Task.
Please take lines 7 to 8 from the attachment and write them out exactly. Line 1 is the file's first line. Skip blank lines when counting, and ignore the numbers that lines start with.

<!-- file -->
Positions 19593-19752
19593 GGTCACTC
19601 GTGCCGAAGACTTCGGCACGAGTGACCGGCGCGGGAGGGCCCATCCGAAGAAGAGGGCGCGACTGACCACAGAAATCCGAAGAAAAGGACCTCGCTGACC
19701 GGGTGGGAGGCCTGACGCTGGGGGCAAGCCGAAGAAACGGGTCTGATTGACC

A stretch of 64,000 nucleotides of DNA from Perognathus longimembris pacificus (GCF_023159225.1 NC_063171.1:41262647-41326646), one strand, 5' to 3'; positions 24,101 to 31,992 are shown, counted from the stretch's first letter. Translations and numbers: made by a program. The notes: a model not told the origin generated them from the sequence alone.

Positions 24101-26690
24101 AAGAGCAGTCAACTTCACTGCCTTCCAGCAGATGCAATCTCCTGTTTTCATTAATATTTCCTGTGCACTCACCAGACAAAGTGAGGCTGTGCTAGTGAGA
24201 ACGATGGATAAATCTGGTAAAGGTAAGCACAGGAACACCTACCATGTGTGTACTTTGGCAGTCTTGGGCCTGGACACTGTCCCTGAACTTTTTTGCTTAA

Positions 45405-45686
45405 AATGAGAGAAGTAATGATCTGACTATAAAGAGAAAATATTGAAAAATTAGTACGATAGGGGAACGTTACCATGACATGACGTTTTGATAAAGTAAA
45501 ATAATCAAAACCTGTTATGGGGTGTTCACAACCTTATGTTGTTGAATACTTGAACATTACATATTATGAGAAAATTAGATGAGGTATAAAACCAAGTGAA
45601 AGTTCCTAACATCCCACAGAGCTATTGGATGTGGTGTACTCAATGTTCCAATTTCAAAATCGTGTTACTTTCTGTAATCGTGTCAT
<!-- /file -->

24101 AAGAGCAGTCAACTTCACTGCCTTCCAGCAGATGCAATCTCCTGTTTTCATTAATATTTCCTGTGCACTCACCAGACAAAGTGAGGCTGTGCTAGTGAGA
24201 ACGATGGATAAATCTGGTAAAGGTAAGCACAGGAACACCTACCATGTGTGTACTTTGGCAGTCTTGGGCCTGGACACTGTCCCTGAACTTTTTTGCTTAA